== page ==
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PAGEIND - Page Industries News Story

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Consumer Cyclicals
Large Cap
Market Cap £3.21bn
Enterprise Value £3.19bn
Revenue £243.5m
Position in Universe 124th / 3106

EXCLUSIVE-U.S. apparel watchdog probes Jockey's Indian partner after human rights abuse allegations

Wed 14th October, 2020 9:43am
* Apparel watchdog WRAP probes Page Industries plant in
    * WRAP could pull certification based on probe outcome
    * Certification highly sought after for ethics compliance
    * Page denies allegations

 (Adds Page Industries share price, bullets)
    By Sachin Ravikumar and Chandini Monnappa
    BENGALURU, Oct 14 (Reuters) - A top apparel industry
watchdog has launched an investigation into underwear maker
Jockey International's Indian partner Page Industries Ltd
 PAGE.NS  following allegations of human rights abuses at one of
its factories, the watchdog told Reuters.
    The investigation by U.S.-based Worldwide Responsible
Accredited Production (WRAP) comes after Norway's $1 trillion
sovereign wealth fund dropped Page from its investment portfolio
due to concerns of human rights violations at "Unit-III" - one
of Page's Jockey manufacturing sites in the southern Indian city
of Bengaluru.*:nL8N2FX1X3
    Page has denied wrongdoing and called allegations
 of verbal abuse and workplace intimidation against employees
"outrageous". It did not answer Reuters' questions about the
WRAP probe, but said it has evidence which "flatly disproves"
the allegations.
    Shares in Page Industries fell as much as 3.2% on India's
National Stock Exchange on Wednesday after news of the probe.
The stock, which had climbed 0.8% earlier on Wednesday, was down
1.2% as of 0820 GMT.
    In an email to Reuters, WRAP spokesman Seth Lennon said such
violations could normally result in a factory losing its
    "Should the facility refuse to remediate such
non-compliances or should the remediation efforts be
insufficient, WRAP will revoke the facility's certification. In
case any non-compliances noted prove to be so egregious as to
leave no room for remediation, WRAP reserves the right to
immediately suspend the facility's certificate," Lennon said.
    WRAP said it makes certification decisions on a
facility-by-facility basis and that it investigates whenever it
receives credible concerns.    
    The Page site under investigation is certified until Nov.
15. WRAP did not say whether it would investigate any of Page's
other manufacturing sites.
    A WRAP certificate is much sought after by garment factories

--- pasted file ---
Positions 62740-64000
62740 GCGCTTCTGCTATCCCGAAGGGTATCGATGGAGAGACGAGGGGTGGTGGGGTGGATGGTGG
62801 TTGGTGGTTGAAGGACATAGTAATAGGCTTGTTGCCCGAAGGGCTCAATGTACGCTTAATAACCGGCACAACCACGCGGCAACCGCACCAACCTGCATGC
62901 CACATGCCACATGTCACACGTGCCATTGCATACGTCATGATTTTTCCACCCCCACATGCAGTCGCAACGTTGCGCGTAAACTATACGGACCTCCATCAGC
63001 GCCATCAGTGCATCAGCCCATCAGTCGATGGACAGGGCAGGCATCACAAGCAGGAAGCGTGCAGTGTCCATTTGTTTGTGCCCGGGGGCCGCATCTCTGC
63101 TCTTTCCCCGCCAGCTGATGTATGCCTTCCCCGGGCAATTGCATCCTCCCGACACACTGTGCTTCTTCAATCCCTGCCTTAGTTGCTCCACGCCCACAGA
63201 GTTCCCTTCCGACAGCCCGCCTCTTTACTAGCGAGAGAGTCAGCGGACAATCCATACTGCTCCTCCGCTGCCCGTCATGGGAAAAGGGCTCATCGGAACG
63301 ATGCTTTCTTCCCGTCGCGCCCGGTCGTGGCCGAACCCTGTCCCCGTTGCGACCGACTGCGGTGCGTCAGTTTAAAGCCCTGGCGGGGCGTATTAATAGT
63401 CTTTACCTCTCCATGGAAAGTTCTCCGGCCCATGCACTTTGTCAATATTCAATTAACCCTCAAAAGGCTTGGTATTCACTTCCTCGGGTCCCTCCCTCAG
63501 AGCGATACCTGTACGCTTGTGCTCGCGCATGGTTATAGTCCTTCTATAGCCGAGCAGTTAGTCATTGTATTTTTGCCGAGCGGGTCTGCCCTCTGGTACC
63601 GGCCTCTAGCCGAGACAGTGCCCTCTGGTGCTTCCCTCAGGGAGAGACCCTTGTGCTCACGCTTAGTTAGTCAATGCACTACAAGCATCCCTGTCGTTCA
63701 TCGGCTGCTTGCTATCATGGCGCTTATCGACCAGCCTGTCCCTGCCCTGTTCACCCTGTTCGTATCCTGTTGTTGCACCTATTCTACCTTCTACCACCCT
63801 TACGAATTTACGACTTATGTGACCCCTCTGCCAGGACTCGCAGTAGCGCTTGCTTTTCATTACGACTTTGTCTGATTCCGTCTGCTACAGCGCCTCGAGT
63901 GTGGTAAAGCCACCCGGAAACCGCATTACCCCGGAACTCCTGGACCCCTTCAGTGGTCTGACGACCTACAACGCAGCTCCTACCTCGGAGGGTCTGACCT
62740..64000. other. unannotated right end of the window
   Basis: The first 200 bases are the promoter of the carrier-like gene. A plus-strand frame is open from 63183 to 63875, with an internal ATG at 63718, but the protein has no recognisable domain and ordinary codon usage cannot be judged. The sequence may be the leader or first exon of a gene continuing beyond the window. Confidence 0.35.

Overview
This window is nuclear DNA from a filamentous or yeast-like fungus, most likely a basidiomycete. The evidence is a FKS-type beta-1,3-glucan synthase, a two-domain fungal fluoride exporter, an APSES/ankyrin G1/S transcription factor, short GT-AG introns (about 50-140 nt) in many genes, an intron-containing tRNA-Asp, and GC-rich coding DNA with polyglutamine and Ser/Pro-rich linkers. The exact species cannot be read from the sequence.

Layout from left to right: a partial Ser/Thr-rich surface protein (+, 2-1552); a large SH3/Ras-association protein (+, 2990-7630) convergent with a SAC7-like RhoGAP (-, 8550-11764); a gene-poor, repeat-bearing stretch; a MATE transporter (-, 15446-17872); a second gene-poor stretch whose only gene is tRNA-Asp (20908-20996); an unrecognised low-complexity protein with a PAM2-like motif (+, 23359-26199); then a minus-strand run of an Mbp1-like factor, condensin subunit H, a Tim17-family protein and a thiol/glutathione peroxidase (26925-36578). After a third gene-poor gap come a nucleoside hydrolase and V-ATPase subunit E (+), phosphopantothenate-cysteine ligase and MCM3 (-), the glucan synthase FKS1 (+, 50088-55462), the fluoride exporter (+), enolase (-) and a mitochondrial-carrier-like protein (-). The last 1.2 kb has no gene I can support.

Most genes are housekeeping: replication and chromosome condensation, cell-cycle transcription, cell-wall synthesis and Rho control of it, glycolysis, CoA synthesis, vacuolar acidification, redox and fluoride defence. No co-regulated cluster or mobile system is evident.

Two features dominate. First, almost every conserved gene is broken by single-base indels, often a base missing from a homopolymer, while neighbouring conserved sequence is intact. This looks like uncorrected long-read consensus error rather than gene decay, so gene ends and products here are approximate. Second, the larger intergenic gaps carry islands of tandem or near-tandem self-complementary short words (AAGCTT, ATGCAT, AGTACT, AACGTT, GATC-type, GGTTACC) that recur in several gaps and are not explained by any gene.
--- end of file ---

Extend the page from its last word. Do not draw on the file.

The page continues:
in countries including India, Bangladesh, China and Vietnam, as
it provides assurance to international clothing brands that a
factory adheres to certain ethical and safety standards.
    U.S.-based Jockey, a WRAP founding member, told Reuters it
requires all of its partners to maintain the certification and
that it would "closely monitor" the outcome of an internal
evaluation of the allegations being carried out by Page. 
    It did not comment on whether it would sever ties with Page
if the Indian company was censured by WRAP.
    Bengaluru-headquartered Page is the exclusive licensee for
Jockey wear in India and six other countries. Page also makes
apparel for Britain-based swimwear maker Speedo, but in a
smaller capacity.
    Speedo said last month it would investigate the Norwegian
wealth fund's allegations and follow up with Page "as a matter
of urgency". It did not respond to a Reuters email seeking
comment on the WRAP probe.*:nL4N2G027P
    While WRAP did not specify when it began its investigation
into the Page factory, a person with knowledge of the
development said it started in late September.
    The Unit-III factory in Bengaluru employs about 1,000
workers. Page, which reported roughly $400 million in revenue in
the fiscal year ended March 31, did not disclose what proportion
of sales came from Unit-III.
    The outcome of the WRAP probe is due in the coming weeks,
the person said, without specifying a date. The person was not
authorised to speak publicly on the matter and so declined to be
    WRAP said it would not comment on the details of an ongoing
    Page said it has engaged with the Norwegian wealth fund's
Council on Ethics - the body which recommended the fund exclude
Page from its portfolio after its investigation "assessed the
risk that Page is contributing to or is itself responsible for
systematic abuses of internationally recognised human and labour
    The Council on Ethics told Reuters it had accepted Page's
request for a meeting, and that it would likely need to conduct
another investigation to assess whether its recommendation on
Page should change.

 (Reporting by Sachin Ravikumar and Chandini Monnappa in
Bengaluru; Editing by Nivedita Bhattacharjee, Euan Rocha,
Christopher Cushing and Jan Harvey)
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